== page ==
The woman in front of me at the checkout line in the grocery store had two shopping carts piled to the rim with food. She began placing her items on the belt, one item at a time, sorting them into neat categories; perishables, organic, canned goods. I tried using ventriloquism, repeating the phrase “get out of the line…get out of the line.” I could see her looking around trying to place the voice, but she remained fixated on her sorting…place the frozen Salisbury steak next to the TV dinners.
I felt a bead of cold sweat trickle down between my shoulder blades, and a slight shiver overtook me. I started picturing the woman in front of me at a salad bar, inspecting individual chickpeas prior to placing them on her plate. The only other thing that could have made my morning more untenable is if the grocer decided to play a Celine Dion CD over the loud speakers.
After about twenty minutes the last of her items had been scanned, and the clerk announced the amount. The woman fumbled about in her purse, pulled out a large white envelope, and from it she withdrew a fistful of coupons. The voice in my head whispered to me “I thought we agreed there would be no killing this time.” Ten more long minutes passed; my grapes were turning into raisins.
The store manager and I simultaneously saw her reach back into her purse. Even before we saw it, we both knew she was reaching for her checkbook. The manager knew he only had a couple of seconds to try to stop the bedlam that was about to explode. He vaulted the service counter, pushed aside the boy bagging the groceries and flung me to the floor. A Good Samaritan in the next aisle straddled my legs while the manager hooked me up to an IV of Benadryl, and shielded my view from the woman.
That was my day.
If experience teaches us anything it teaches that if we represented the people who think they understand business strategy and planning on a Venn diagram, and also represented the people who actually understand business strategy and planning on the same diagram, the number of those who actually understand it would be like comparing the circumference of the donut to the circumference of the donut hole.
About one hospital in seven has a defined customer/patient experience strategy, and of those that do almost all of those strategies focus exclusively on what occurs within the hospital, and almost all of them rely exclusively on improving HCAHP scores.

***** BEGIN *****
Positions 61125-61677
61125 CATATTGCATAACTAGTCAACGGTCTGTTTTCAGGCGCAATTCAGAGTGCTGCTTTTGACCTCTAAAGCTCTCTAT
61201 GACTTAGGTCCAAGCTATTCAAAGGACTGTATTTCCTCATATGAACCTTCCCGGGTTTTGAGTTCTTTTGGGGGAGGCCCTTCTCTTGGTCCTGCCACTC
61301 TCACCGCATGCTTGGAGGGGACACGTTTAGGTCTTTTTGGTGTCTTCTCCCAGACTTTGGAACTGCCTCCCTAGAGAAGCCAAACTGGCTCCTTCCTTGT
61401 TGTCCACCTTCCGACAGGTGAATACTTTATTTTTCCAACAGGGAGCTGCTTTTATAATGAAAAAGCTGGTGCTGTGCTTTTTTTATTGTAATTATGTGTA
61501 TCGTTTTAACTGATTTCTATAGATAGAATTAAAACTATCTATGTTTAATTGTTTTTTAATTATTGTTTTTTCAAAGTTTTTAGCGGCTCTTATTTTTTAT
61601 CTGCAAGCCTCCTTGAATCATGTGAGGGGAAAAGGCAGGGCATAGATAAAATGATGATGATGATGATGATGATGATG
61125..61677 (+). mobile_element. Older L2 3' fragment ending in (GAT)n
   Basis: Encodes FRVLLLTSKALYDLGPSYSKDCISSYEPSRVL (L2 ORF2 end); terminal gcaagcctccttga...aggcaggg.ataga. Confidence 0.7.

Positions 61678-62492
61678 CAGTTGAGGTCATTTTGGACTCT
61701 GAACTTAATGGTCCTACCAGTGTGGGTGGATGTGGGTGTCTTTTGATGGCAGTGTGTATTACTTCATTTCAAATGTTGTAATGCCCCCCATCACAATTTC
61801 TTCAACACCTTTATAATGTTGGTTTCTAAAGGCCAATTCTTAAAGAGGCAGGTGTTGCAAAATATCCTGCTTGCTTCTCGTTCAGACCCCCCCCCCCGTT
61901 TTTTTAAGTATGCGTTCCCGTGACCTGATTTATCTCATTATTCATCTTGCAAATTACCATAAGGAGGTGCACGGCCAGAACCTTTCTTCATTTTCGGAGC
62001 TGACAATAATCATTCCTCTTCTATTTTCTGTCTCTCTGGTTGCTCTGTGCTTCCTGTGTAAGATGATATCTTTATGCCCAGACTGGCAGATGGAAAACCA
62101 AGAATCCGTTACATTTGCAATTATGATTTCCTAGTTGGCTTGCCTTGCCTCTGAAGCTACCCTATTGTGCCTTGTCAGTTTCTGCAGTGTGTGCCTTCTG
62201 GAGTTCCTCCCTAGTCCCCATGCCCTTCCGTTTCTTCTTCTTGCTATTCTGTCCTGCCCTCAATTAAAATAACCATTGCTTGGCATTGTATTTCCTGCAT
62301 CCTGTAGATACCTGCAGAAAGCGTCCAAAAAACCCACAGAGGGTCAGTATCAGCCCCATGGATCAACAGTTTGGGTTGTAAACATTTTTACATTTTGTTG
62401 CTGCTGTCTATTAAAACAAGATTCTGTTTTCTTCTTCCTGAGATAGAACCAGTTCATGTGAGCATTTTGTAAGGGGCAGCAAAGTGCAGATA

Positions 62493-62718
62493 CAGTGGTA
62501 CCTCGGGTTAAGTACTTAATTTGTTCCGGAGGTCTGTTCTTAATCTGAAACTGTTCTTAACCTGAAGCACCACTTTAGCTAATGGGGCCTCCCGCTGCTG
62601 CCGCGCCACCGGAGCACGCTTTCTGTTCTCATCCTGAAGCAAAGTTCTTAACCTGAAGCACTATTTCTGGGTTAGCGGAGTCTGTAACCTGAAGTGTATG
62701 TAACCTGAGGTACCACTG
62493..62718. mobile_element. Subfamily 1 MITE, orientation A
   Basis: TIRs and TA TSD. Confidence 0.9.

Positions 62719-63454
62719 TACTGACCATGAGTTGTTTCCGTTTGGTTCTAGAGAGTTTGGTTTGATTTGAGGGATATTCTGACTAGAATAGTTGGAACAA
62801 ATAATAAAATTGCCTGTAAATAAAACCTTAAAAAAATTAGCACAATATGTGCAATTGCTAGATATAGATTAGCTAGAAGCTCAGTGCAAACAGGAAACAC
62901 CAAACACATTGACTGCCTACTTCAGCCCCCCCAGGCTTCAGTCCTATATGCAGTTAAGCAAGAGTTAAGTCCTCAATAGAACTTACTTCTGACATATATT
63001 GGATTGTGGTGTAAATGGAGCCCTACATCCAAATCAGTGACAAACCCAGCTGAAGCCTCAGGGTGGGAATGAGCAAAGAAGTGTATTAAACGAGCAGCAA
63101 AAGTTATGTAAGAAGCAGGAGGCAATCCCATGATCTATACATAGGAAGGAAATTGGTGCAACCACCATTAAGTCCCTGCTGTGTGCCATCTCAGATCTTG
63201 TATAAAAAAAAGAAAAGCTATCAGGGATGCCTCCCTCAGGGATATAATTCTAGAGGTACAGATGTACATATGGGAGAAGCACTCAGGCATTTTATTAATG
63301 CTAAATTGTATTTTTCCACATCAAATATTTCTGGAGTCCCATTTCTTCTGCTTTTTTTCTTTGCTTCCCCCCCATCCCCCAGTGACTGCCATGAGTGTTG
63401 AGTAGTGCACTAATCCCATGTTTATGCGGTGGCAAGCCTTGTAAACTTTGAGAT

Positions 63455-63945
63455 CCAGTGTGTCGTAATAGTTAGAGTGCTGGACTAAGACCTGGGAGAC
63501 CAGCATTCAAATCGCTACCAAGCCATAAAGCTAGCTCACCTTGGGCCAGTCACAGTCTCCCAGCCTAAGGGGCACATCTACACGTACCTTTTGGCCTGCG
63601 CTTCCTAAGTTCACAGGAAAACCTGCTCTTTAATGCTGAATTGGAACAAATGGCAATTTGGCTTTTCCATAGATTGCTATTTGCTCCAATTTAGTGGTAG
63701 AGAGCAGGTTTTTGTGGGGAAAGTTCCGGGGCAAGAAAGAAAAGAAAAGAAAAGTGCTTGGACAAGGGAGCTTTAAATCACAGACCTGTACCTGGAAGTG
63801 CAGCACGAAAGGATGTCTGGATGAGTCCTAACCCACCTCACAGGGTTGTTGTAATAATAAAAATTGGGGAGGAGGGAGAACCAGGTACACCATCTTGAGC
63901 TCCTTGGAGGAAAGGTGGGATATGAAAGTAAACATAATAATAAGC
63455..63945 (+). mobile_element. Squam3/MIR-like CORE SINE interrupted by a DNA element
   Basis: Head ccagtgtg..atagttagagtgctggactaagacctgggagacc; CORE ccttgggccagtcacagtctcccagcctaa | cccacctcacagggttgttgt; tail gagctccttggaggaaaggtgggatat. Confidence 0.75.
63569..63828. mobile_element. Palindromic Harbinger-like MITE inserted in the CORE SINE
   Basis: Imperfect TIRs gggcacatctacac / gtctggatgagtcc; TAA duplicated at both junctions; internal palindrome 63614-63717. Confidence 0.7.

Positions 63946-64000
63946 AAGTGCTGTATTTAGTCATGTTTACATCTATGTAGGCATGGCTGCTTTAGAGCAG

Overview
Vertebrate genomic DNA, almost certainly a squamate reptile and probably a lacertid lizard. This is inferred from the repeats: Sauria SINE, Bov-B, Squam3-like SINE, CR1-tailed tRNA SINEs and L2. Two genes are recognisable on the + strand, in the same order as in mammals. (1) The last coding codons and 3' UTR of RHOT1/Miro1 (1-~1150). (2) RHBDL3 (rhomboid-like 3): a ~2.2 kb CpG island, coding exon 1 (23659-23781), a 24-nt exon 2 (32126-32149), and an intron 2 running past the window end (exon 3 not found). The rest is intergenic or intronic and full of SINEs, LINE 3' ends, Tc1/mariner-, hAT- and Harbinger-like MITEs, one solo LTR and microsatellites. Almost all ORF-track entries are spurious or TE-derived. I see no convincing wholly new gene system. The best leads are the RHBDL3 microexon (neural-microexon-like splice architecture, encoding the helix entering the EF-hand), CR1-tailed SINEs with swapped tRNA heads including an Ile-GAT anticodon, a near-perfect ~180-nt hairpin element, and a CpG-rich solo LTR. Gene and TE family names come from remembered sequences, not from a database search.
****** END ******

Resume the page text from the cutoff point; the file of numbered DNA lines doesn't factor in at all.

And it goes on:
That said, we can make a few observations about why it is difficult for any hospital to make any significant improvements regarding patient experience:
- 85% of hospitals do not have a system-wide experience strategy even though ninety percent of hospital executives rank improving patient experience as their first or second priority over the next three to five years.
- Of the fifteen percent with a strategy the vast majority of those strategies are constrained by what occurs to the patient in the hospital.
- Most hospitals do not measure the experiences or levels of satisfaction of their outpatients, former patients, or family members.
- It is possible that no hospitals measure the experiences or levels of satisfaction of prospective patients.
Should providers be improving HCAHP scores or improving patient experience? While it may seem like splitting hairs, the two efforts are not the same. You can improve the scores without improving the experience, but you cannot improve the experience without having it raise the scores.
What is the health system’s definition of improvement? Where is the plan? For most health systems the goal is to raise their score. Move the number from A to B. But then what? Where is the strategy? What is the retention goal? The referral goal?
Not a single patient or consumer in the country can tell you the HCAHPS score of their health system. I bet none of Press Ganey’s employees can tell you the score of their provider. HCAHPS are so material that they have become immaterial. They are immaterial because nobody ever asked a patient what experiences are material to them.
And what is the pink unicorn in the patient experience waiting room, what is the question nobody is asking? It is this—why are providers trying to improve their scores? Managing HCAHPS is an aversion strategy mandated by the finance department. It is similar to meeting Meaningful Use; maximize the EHR rebate and avoid the penalty. Other than not being penalized, how does the provider benefit from having a higher score?
Alternatively, how would a provider benefit by actually improving patient experience? Actually improving patient experience, patient access and patient engagement results in:
- Higher patient retention
- Higher patient referrals
- Improved revenue cycle
- Lower customer service costs
- Reduced admissions and readmissions
Now that seems to be a strategy that I were I the CEO or CFO or COO or CNO I could get my arms around.